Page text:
By the 3rd century, Aquincum founded in AD 89 has become one of the most important Roman settlements this side of the Alps. With a population of over 60,000 people, two amphitheatres, and a huge garrison to keep the eastern borders of the empire safe from the barbarian hordes, the city gave home to a number of private and public baths – the largest of which is found in the centre of what was once Aquincum’s military district.
Located under the overpass connecting Szentendrei út to Árpád bridge, this sprawling bathing complex was used by Roman legionaries between the 2nd and 4th centuries, before it was turned into a lavish palace, then completely abandoned in the 5th century. Although the first excavations of the site were carried out in 1778, it was unearthed only in the 1980s. Ever since it has been open to visitors with its maze of pools, changing rooms, gyms and sweat chambers. Entry is free, and because its existence is one of the best-kept secrets of Budapest, you’ll have plenty of time to enjoy the ruinous beauty of the place before someone else shows up.
After the Romans the Huns came, then the Avars, followed by the Slavs, and in the 9th century us, the Hungarians. The Ottoman Turks arrived a couple of hundreds of years later: during the 145 years that passed after their successful siege of Buda in 1541 until the city’s liberation, the Turks have refurbished all of the city’s churches into mosques, while many of its lavish palaces took on a new life as armories or stalls. The only benefit of the occupation was the appearance of Turkish baths, of which Király is the oldest. One of the finest pieces of Ottoman architecture in Hungary, the construction of Király Baths was begun by Arslan, the governor of Buda in 1565, and completed in 1570 by his successor, Pasha Sokoli Mustapha. It is the only one of the four remaining Turkish baths in Budapest to be found within the borders of the former city walls: this way, the high-ranking officials could bathe undisturbed even during the oft-occurring skirmishes between the Turkish and the Habsburg armies. More than a hundred years after the end of Ottoman occupation, the baths were bought by the wealthy König family, who kept the original building and added a green-coloured neoclassical wing.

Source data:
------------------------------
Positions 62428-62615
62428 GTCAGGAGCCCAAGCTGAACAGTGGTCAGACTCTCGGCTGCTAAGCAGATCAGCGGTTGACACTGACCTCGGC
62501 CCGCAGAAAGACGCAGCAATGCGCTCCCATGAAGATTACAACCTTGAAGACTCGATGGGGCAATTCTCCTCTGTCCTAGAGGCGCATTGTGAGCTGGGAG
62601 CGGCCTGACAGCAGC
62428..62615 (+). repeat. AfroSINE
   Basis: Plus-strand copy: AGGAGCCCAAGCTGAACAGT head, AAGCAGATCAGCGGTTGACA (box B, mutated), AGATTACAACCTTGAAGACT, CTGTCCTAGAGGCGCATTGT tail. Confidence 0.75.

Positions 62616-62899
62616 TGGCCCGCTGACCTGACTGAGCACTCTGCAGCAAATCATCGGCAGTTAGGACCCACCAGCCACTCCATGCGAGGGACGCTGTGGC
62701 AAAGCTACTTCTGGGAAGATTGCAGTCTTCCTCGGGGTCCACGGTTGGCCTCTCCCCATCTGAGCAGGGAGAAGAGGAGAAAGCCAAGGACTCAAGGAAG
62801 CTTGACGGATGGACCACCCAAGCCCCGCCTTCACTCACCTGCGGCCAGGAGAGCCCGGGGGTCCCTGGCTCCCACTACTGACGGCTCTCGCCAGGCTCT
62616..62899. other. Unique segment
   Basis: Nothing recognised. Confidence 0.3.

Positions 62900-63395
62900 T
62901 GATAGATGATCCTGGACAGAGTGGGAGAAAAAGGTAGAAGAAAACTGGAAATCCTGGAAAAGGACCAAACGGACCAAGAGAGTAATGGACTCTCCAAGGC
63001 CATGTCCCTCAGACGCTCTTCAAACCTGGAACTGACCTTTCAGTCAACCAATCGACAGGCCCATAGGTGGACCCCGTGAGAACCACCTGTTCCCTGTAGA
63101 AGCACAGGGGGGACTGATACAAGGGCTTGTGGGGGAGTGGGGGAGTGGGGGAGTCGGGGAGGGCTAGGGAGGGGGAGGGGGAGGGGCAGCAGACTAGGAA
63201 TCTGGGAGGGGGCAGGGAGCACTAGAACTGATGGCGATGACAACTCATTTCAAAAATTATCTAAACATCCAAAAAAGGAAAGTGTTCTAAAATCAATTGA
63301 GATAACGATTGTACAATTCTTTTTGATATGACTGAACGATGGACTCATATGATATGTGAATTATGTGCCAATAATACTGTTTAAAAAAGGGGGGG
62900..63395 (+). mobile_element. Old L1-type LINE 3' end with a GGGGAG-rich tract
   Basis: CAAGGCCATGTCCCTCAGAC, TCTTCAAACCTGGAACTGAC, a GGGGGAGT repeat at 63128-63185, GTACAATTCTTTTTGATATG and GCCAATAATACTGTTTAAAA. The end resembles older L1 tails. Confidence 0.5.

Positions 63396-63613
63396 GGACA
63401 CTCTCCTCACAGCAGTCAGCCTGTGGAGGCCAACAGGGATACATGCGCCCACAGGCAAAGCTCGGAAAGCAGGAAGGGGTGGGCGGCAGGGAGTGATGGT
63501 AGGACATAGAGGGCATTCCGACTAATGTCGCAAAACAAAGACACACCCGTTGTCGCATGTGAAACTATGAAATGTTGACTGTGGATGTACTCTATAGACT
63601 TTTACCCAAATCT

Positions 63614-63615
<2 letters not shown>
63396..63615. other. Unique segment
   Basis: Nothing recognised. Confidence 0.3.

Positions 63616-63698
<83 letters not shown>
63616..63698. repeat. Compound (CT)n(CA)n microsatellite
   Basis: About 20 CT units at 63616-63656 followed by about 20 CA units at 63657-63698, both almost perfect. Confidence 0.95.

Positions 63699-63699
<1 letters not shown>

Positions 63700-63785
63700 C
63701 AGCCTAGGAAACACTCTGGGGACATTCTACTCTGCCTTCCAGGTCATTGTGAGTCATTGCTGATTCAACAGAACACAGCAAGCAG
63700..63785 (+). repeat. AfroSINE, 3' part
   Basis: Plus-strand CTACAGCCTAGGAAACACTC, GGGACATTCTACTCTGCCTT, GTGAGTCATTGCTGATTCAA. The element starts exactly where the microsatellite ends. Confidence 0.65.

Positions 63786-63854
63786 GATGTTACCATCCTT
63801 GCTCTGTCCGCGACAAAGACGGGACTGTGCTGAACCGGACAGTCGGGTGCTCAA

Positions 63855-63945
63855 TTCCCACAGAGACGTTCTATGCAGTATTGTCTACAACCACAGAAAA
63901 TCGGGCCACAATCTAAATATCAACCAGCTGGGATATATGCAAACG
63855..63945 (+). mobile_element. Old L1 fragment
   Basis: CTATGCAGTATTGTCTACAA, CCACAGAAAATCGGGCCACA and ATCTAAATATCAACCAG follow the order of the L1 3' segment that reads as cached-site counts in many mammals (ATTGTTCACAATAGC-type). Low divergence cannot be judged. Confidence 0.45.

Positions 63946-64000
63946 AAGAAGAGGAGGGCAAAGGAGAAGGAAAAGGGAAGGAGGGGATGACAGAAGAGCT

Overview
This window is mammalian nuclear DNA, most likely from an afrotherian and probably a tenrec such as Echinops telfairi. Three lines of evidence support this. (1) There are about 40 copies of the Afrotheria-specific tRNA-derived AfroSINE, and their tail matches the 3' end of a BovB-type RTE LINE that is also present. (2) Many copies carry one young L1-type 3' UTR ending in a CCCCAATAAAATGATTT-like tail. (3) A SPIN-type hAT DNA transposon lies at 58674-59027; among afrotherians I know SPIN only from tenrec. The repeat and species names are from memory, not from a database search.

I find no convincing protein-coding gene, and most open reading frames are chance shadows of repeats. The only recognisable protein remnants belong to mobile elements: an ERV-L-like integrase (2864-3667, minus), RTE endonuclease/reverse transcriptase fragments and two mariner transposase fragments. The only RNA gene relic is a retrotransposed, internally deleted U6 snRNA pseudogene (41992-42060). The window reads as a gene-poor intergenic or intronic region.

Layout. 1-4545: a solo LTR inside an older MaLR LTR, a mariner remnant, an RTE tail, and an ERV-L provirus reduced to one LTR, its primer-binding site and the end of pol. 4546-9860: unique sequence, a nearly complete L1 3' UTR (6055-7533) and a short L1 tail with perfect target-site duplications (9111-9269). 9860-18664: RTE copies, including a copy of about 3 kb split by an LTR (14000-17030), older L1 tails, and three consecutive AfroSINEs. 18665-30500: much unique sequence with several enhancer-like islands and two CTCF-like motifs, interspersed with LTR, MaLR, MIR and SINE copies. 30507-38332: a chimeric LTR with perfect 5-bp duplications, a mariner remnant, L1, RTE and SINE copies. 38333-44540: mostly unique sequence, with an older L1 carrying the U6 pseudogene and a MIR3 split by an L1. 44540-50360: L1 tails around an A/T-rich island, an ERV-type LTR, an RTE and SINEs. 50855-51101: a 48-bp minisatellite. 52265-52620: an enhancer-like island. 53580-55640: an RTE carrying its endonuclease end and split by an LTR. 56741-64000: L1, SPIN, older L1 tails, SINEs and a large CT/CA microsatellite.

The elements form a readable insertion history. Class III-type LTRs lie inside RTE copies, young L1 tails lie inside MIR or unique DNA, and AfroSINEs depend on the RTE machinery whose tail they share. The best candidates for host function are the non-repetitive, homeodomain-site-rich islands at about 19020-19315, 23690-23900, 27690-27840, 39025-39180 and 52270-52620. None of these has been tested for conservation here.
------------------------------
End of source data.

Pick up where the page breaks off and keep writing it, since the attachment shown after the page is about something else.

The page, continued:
Fed by the waters of the nearby Molnár János spring, Lukács Baths is an enormous spa, located in a Habsburg-yellow neo-Baroque building close to Margit bridge, featuring countless pools, a sauna world, and massage rooms. The curative power of the baths’ thermal water was already known in the 12th century, when the Knights Hospitallers built a bathhouse and a small hospital on the site. Later on, in the 16th century, the Ottomans used the constantly flowing hot spring to power their powder mill, whose remains can still be seen inside building. The original building’s Moorish decorations and four towers have vanished without a trace. Construction works on the present-day spa started in 1854, while the first health hotel was finished in the 1880s, intended for therapeutic use. The Lukács Baths acquired its present form in 1921, based on the plans of Rezső Hikisch.
The history of Gellért Baths starts in the 13th century, when King Andrew II established a hospital at the southern foot of Gellért hill. Subsequently, it came into Ottoman possession, who called it “Muddy Bath”. The name stuck, and survived into the latter half of the 19th century. By then, the thermal bath became a popular destination among the people of Buda and Pest, as well as nearby villagers. The small, barn-like building of the bath was eventually torn down in 1894, during the construction works of Szabadság bridge. The lavish Gellért Baths were designed by Artúr Sebestyén, Ármin Hegedűs and Izidor Sterk, as part of the larger Gellért Hotel: when opened in 1918, it was one of the world’s most modern hotel buildings, and is certainly the most exquisite piece of architecture from Budapest’s Belle Époque period. The Art Nouveau Gellért Baths feature a colonnaded and glass-roofed indoor pool, lots of Zsolnay ceramic tiles, stained-glass windows from the legendary Miksa Róth, and statue extravaganza.